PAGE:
Neighbourhoods in Montreal


Make sure that you know your rights as a tenant before you choose any apartment by visiting our office, the CSU Off Campus Housing and Job Bank in the Hall building, room H-260. You can also check out our Basic Facts about Renting in Québec for apartment hunters. Register as a student and search through our moderated Classifieds website with many ads for apartments, rooms, roommate profiles and more!


Among Montreal’s most popular student neighbourhoods, NDG is home to the Loyola campus and is between a 20-45 minute commute from downtown campuses. During the school year, the Concordia University shuttle brings you to and from both campuses. Given that the area is very residential, there is not a lot of night life, but there is a large variety of restaurants. Rent varies depending on proximity to Westmount and Hampstead, although typically NDG is more costly than Côte-des-Neiges or South-west neighbourhoods.

Metros: Vendome, Villa-Maria, Snowdon

Mile End

Sometimes considered the Northern extension of the Plateau Mont Royal, the Mile End stands on its own as one of Montreal’s most popular gentrified neighbourhoods. Small and personable restaurants and businesses abound, the Mile End never fails to please the strolling pedestrian. One difficulty some students encounter within this area is public transport. Needless to say, the Mile End encourages a strong bike culture. While many dwellings in this area still remain affordable, rent is becoming increasingly costly and metro access can be difficult.

Metros: Laurier, Rosemont


Although still a strong student neighbourhood, with the conversion of many dwellings to condos and single-family homes the area has become among the most expensive in the city. Extremely accessible from the downtown core, the plateau has strong public transport access and an extensive bike path. Another neighbourhood rich in quaint businesses and cultural spots, the Plateau is also the inner-city hot spot for green and public spaces.

Metros: Mont-Royal, Sherbrooke, Laurier

Sud Ouest: St Henri/Verdun/Lasalle/Pointe-St-Charles

While this area is actively shifting from a working-class neighbourhood to “the new Plateau” the Sud-Ouest or South-west is still home to some of the most affordable apartments in Montreal. With a variety of cheap eats and a Super C at the most Western part of the area, it is an extremely popular student neighbourhood. Adjacent to the downtown core, the Sud-Ouest is generally no more than a 20-minute commute from the SGW campus.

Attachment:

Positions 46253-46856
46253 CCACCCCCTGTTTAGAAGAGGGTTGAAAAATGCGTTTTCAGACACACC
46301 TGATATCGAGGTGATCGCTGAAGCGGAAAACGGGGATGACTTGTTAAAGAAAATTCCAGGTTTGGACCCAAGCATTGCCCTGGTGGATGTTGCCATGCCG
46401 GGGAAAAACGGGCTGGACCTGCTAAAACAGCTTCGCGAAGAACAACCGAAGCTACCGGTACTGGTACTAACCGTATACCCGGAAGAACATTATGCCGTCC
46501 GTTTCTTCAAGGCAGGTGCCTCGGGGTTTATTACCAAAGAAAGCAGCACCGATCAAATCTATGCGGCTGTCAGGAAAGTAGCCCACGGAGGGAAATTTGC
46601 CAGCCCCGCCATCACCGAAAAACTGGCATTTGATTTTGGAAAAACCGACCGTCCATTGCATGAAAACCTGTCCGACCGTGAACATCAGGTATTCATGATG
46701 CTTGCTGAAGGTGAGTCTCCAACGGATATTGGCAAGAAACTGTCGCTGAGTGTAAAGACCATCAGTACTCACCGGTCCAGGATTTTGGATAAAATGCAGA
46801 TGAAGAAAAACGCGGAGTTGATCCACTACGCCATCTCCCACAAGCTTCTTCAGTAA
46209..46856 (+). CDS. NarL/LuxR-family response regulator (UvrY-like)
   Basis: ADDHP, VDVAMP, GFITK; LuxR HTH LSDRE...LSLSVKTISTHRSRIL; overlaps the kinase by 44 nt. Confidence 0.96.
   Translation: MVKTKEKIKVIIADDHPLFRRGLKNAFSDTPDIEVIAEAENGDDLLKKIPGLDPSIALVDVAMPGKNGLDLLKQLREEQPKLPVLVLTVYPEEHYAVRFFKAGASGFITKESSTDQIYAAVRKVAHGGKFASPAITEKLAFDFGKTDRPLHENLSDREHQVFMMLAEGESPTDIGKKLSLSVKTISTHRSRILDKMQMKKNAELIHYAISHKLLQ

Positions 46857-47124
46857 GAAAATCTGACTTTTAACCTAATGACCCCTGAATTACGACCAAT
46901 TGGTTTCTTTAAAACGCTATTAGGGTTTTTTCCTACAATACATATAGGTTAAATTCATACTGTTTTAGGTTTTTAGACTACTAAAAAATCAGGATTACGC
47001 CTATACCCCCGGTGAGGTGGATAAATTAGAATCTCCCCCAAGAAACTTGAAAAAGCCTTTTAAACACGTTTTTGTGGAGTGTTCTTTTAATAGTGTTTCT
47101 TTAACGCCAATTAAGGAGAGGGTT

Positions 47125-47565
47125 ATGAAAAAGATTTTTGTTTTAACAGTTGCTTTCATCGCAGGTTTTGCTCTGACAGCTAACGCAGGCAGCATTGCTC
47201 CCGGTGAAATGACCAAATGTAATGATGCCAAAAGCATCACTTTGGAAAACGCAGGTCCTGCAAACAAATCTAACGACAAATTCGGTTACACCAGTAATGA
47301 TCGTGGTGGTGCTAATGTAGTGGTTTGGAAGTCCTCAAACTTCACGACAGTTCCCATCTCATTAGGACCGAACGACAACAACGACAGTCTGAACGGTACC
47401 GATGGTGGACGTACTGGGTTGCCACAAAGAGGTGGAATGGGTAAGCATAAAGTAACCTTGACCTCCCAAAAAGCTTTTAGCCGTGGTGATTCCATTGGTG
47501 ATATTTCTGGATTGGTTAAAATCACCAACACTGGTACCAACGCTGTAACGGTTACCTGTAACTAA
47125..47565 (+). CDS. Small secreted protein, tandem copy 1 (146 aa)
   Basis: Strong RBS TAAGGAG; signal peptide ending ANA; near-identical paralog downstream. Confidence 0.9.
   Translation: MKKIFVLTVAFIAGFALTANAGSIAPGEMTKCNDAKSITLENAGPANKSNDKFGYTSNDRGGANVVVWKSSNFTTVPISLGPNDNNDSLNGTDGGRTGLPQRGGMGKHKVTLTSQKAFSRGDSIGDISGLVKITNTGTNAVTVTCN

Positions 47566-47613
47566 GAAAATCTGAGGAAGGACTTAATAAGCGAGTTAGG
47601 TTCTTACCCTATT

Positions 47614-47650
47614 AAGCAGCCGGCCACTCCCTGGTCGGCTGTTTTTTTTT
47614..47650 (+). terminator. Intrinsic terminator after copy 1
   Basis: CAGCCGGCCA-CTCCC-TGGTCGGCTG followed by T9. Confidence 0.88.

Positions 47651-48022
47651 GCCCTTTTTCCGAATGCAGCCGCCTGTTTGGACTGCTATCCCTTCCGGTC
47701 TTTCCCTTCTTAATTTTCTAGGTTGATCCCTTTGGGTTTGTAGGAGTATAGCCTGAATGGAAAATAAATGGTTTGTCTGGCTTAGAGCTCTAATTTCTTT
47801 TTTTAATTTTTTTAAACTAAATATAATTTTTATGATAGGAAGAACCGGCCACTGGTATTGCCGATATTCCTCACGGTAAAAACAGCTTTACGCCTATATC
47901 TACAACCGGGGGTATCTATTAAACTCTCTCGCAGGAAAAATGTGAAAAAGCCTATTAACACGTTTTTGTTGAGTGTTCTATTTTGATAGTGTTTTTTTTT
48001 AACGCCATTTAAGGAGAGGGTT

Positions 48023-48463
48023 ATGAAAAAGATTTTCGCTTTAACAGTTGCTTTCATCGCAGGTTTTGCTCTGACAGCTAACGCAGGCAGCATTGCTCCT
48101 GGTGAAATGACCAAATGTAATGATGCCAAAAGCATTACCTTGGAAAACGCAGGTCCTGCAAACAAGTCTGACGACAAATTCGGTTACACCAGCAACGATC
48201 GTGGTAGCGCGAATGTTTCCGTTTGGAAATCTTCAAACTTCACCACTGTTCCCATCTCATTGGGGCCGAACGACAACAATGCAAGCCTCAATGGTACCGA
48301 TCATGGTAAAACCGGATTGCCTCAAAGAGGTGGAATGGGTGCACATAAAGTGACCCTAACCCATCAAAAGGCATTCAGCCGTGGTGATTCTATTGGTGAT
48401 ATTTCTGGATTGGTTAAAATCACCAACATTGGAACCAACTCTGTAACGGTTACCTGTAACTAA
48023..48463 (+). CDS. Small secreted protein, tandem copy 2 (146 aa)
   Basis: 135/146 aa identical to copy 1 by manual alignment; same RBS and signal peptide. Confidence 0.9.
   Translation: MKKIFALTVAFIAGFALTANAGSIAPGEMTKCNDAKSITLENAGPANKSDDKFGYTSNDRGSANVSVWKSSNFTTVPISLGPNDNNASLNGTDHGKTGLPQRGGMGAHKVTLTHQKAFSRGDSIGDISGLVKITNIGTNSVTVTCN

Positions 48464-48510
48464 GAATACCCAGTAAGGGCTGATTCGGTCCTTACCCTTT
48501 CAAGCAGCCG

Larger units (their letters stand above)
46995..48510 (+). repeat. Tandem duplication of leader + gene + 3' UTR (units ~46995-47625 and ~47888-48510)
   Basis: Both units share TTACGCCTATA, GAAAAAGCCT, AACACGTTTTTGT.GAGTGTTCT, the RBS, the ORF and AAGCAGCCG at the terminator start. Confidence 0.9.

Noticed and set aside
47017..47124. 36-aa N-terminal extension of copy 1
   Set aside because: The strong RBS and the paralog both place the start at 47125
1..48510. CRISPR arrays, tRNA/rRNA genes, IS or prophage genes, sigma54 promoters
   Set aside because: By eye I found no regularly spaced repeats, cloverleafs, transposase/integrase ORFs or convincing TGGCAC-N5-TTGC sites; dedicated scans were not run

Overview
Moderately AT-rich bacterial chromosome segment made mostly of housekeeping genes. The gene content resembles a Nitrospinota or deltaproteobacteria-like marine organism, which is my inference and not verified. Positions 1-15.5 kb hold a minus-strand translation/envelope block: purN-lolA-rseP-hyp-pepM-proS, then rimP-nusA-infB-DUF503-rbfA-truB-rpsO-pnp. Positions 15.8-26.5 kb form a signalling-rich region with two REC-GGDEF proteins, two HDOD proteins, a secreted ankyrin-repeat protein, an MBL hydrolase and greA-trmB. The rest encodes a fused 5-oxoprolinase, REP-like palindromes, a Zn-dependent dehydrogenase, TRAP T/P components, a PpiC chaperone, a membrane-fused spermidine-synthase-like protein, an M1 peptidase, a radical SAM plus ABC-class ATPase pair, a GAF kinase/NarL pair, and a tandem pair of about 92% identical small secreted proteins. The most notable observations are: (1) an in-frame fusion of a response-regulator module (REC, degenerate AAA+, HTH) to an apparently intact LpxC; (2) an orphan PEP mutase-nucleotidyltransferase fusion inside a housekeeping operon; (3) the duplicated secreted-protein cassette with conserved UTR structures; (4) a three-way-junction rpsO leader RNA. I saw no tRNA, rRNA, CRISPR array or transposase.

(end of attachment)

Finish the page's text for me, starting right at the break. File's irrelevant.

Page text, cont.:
Metros: St-Henri, Lionel-Groulx

Little Burgundy/Griffintown

Now a rapidly shifting neighbourhood, Little Burgundy/Griffintown is the area south of the Ville Marie Expressway directly south of the Western part of the downtown area, including Concordia`s Sir George Williams campus. Formerly one of Montreal’s oldest working-class neighbourhoods, the area along the canal has now been transformed into more elite condo dwellings, surrounded by fancy-fare restaurants and stores. The convenient aspect of this neighbourhood for many students is that the Northen part of Griffintown still remains fairly affordable and is accessible to the downtown area by foot.

Metros: Lionel-Groulx, Georges-Vanier, Lucien-L’Allier


Remaining an extremely affordable area North-West to the downtown area, Côte-des-Neiges is an older and ethnically diverse area. One advantage that many students appreciate about this area, beyond the affordable rent, is the range of student-accessible amenities such as twenty-four hour grocery stores, coffee shops and easy bus and metro access.

Metros:Côte-des-Neiges, Snowdon, Université de Montréal

Villeray/Saint-Michel/Parc Extension

Generally home to more francophone and immigrant communities, this area is among Montreal’s lower income areas. Due to this, the rent is reasonably priced and the local amenities are overall fairly affordable. Inexpensive food and groceries abound! In coming years the formerly industrial area between the Mile End and Parc Extension has been the subject of a potential residential development project marketed as “Mile Ex.” Until then, the cost of living in this area is among the cheapest in the city.

Metros: Cremazie, Jean-Talon, Jarry


The largest and most accessible area of the city, the downtown area spans from Atwater to Papineau, dividing itself into distinct areas that cater to different commercial and residential interests. Among the most expensive areas of the city, Concordia students often have difficulty acquiring adequate and affordable housing, and landlords generally don’t maintain the best reputation in this area. Regardless, the nightlife and amenities of the downtown core are among the best in the city.

Metros: Atwater, Guy-Concordia, Peel, McGill, Place-des-Arts, St-Laurent, Berri-UQAM, Lucien L’Allier,


Montreal is generally a great place to live. A rule of thumb is to walk around the neighbourhood where you may want to live.  That way, you’ll have a better idea as to what your neighbours may be like and what the neighbourhood has to offer you. Come and pick up a Metro or city map and other resources in our office and begin your search!  We've been working on a new web resource that has in-depth information on all the neighbourhoods in Montreal that students may be interested in renting in, along with price averages, diverse food options and transportation options. Check it out at

Before you find a place, make sure you know your rights as a tenant, including what landlords may and may not ask of you. Questions? Visit our office at H-260 or e-mail us at

Check out HOJO's 2015 Montreal Rental Price Averages Document in English or Mandarin.